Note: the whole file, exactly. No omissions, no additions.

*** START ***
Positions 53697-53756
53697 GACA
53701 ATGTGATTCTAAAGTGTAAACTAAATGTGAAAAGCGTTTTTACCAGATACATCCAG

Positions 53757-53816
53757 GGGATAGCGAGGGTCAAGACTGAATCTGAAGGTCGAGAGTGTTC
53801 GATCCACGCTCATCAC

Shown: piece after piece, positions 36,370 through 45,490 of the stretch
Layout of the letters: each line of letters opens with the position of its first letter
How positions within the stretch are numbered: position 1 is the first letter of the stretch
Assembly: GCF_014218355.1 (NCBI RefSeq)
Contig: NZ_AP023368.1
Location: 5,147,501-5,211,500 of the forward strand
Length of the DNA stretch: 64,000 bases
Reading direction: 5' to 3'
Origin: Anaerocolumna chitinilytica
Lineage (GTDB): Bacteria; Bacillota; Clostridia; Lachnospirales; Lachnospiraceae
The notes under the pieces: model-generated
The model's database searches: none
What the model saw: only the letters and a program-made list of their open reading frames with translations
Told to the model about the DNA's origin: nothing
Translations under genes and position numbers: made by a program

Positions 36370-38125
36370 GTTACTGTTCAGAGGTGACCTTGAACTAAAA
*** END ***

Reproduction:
Positions 53697-53756
53697 GACA
53701 ATGTGATTCTAAAGTGTAAACTAAATGTGAAAAGCGTTTTTACCAGATACATCCAG

Positions 53757-53816
53757 GGGATAGCGAGGGTCAAGACTGAATCTGAAGGTCGAGAGTGTTC
53801 GATCCACGCTCATCAC

Shown: piece after piece, positions 36,370 through 45,490 of the stretch
Layout of the letters: each line of letters opens with the position of its first letter
How positions within the stretch are numbered: position 1 is the first letter of the stretch
Assembly: GCF_014218355.1 (NCBI RefSeq)
Contig: NZ_AP023368.1
Location: 5,147,501-5,211,500 of the forward strand
Length of the DNA stretch: 64,000 bases
Reading direction: 5' to 3'
Origin: Anaerocolumna chitinilytica
Lineage (GTDB): Bacteria; Bacillota; Clostridia; Lachnospirales; Lachnospiraceae
The notes under the pieces: model-generated
The model's database searches: none
What the model saw: only the letters and a program-made list of their open reading frames with translations
Told to the model about the DNA's origin: nothing
Translations under genes and position numbers: made by a program

Positions 36370-38125
36370 GTTACTGTTCAGAGGTGACCTTGAACTAAAA